Figure 1

Analysis shows that, in general, it is not the case that areas receive funding above or below estimated needs for all services. IFS analysis showed that only seven local areas did not have funding below the share they should have received if they were receiving funding across all services in proportion to their level of relative need for any service. In contrast, twelve local areas received less funding than their share of needs for all services. To note, the services differ in size so a gap in public health funding means a much smaller gap per person than a similar percentage gap for the NHS.

Currently, local areas have very limited discretion to move funding between service areas to redistribute funding within places, but this could help alleviate some of the funding pressures. Local allocation processes can help local areas to better match funding with needs, building on arrangements like the Better Care Fund where NHS bodies and local authorities pool funding for adult social care services. 

Areas of high deprivation receive less funding relative to needs than areas of low deprivation

The IFS analysis showed that more deprived areas receive, on average, more government funding in total than less deprived areas, yet the most deprived areas receive a lower share of overall funding relative to their needs than less deprived areas. 

Figure 2 shows how the share of funding compares to share of assessed needs across different services. It shows the average gap between shares of funding and estimated needs for each service by quintile of socio-economic deprivation. While NHS funding has a specific top-up to address health inequalities, the funding formulas for local government and the police are less focused on providing additional financial support for deprived areas. As a result, the most deprived fifth of areas receive on average 9% less local government funding (£92 per person) than their share of needs and 6% less police funding (£17 per person). 

Figure 2

For individual funding streams the following patterns are observed.

The NHS 

NHS funding shows little variation in the gap between funding and assessed need. In addition, NHS funding has a component to specifically reflect unmet needs and support a reduction in inequalities, thereby directing additional funding towards areas of high deprivation. This means that places with a higher need have higher ‘target allocations’ so that they can provide additional health services to reduce health inequalities. Even with pace-of-change rules (implemented with the legitimate aim of avoiding system destabilisation), which dilute the full effects of the objectives of the NHS funding policy, the IFS analysis shows that NHS funding has the smallest gap between estimated need by deprivation when compared with other funding at place level.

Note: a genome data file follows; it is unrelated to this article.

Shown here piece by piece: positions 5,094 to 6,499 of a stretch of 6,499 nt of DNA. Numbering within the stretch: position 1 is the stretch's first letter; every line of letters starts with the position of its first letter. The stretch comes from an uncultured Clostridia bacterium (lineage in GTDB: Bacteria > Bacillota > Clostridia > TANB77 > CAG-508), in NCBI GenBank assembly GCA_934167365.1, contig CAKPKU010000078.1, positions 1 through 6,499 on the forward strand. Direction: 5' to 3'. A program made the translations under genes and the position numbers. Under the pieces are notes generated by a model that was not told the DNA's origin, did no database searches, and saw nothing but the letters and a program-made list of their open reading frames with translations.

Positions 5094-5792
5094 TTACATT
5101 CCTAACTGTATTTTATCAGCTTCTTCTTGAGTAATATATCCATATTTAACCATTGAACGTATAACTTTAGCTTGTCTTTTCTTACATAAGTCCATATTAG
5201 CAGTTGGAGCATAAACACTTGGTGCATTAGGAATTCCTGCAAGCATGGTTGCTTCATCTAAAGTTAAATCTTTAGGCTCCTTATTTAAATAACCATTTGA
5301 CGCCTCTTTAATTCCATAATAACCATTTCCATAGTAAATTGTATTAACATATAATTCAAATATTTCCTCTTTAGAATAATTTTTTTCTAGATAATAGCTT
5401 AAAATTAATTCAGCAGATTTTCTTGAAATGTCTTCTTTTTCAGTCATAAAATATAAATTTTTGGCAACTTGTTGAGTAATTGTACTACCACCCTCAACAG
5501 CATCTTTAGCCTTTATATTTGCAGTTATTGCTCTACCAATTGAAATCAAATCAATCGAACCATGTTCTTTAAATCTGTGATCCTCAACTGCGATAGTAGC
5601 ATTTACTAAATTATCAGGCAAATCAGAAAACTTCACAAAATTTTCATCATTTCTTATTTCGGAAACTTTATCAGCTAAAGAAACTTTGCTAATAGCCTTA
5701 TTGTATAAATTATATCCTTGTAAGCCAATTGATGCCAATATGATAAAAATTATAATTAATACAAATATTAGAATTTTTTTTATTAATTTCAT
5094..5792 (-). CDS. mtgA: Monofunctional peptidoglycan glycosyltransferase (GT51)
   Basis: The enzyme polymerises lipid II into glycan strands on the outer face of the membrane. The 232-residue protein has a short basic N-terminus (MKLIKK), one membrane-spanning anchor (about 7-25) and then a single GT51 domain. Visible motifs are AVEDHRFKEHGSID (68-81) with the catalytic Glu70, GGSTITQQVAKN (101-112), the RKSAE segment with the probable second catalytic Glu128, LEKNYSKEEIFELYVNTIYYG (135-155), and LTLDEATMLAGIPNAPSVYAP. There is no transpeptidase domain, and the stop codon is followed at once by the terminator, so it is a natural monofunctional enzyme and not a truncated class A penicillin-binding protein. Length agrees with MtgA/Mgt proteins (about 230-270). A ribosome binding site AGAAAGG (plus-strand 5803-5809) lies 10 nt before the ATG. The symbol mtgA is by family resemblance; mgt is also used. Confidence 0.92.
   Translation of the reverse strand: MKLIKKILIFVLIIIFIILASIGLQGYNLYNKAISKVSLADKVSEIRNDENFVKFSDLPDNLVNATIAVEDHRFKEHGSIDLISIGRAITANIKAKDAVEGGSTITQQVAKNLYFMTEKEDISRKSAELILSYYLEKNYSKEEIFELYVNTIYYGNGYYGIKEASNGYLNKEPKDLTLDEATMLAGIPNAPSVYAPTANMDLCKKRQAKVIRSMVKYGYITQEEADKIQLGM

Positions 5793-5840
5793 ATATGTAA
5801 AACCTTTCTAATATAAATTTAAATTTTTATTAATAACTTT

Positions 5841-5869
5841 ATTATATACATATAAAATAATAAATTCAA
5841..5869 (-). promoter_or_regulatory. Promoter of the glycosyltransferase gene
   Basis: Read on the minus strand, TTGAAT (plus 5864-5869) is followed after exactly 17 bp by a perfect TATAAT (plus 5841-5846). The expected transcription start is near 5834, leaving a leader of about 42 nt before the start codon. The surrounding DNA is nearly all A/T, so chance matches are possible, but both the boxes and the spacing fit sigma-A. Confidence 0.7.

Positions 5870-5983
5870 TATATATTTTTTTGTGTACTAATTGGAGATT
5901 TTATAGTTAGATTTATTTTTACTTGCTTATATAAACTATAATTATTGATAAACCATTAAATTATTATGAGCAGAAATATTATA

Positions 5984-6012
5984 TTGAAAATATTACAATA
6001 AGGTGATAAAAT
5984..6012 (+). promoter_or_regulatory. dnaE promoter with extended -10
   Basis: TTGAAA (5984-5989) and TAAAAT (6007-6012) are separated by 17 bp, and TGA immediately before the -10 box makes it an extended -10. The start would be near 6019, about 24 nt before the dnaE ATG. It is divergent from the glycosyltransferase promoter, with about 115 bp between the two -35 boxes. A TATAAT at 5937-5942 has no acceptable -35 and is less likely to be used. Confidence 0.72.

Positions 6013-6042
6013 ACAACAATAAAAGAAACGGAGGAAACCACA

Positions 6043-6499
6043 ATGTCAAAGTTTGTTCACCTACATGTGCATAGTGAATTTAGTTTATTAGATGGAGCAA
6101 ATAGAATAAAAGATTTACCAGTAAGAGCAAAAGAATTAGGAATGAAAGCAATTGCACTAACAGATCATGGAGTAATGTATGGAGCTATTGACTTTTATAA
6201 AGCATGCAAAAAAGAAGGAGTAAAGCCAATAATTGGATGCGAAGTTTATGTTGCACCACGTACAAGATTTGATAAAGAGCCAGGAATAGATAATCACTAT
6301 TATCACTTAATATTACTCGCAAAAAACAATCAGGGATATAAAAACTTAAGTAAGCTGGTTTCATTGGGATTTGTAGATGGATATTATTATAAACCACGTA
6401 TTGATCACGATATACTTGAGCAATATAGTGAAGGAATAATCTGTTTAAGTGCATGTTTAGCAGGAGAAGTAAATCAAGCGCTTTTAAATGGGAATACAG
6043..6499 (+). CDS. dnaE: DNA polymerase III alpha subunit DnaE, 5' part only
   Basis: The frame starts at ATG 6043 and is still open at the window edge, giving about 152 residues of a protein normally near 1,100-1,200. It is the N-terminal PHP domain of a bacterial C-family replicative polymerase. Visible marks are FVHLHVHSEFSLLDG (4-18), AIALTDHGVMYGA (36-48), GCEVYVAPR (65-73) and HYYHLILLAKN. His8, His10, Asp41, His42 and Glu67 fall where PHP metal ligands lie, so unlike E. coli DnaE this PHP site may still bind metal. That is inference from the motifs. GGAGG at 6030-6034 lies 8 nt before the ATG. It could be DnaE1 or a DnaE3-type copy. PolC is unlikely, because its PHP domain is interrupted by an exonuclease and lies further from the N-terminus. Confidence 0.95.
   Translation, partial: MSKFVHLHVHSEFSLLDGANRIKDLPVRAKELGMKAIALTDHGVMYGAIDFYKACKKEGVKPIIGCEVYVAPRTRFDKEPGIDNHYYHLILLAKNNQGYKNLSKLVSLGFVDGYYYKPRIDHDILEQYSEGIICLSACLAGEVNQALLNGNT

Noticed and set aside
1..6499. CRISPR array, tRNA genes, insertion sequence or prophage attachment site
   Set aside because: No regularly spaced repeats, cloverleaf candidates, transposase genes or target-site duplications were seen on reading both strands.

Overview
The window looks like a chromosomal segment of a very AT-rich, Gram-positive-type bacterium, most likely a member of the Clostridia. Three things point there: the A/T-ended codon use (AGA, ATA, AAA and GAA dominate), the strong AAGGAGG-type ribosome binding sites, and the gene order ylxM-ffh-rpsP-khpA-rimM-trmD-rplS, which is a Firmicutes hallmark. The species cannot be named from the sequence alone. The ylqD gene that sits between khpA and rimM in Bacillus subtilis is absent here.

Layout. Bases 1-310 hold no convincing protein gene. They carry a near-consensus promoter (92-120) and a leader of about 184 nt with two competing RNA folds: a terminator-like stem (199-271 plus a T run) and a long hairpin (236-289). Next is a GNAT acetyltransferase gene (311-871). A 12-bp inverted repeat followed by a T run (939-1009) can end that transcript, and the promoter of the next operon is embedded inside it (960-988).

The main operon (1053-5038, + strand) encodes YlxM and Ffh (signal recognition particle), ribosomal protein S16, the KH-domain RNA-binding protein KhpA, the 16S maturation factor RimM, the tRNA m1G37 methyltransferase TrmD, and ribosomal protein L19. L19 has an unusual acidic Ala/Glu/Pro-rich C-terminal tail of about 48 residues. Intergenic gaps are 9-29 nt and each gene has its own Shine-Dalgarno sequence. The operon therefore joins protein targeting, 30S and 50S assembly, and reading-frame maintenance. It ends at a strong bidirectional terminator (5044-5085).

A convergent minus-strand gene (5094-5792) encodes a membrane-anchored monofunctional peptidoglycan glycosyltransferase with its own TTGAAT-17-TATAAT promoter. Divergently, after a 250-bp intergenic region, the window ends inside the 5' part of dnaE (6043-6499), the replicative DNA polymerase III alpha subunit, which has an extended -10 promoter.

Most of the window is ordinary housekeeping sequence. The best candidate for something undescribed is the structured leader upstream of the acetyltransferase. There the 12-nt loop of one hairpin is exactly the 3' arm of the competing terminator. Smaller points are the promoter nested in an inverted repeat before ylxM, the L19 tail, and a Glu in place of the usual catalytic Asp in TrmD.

Public health

The public health grant is ring-fenced to be spent on public health activity in local authorities. As with NHS funding, public health funding aims to reduce health inequalities and unmet need with areas with the worst overall health receiving more. The most-deprived decile of councils received 139% more public health funding per person on average than the least-deprived decile of councils in 2019/20. However, the allocations fall short of relative need as they are built on out-of-date information (funding has been largely fixed since 2015/16, despite local characteristics changing). Successive cuts to public health funding have been deeper in more deprived areas, and some councils were already far from target funding because of pace-of-change rules.

The police

Funding for police services also shows a difference between current funding and assessments of relative need with the most deprived areas receiving on average 6% less police funding (£17 per person). Core grant funding has been changed for all police force areas at the same rate since 2013/14, even though some areas have been able to raise more through council tax rises. This means funding has become less well aligned with assessed spending needs and the relative amount of total funding that more-deprived areas have received over time has decreased.  

Local government funding

Local government funding shows the largest difference between current shares of funding and assessments of relative need. The most deprived fifth of areas receive, on average, 9% less local government funding (£92 per person) than their share of needs. The least-deprived fifth of areas received on average 15% more local government funding (£108 per person) than their share of needs.

To note, the government does not produce needs assessments for school funding meaning that IFS could only look at how funding compares to estimated needs for the NHS, local government, police and public health funding.

The difference between funding and estimated need was greatest for the local government funding system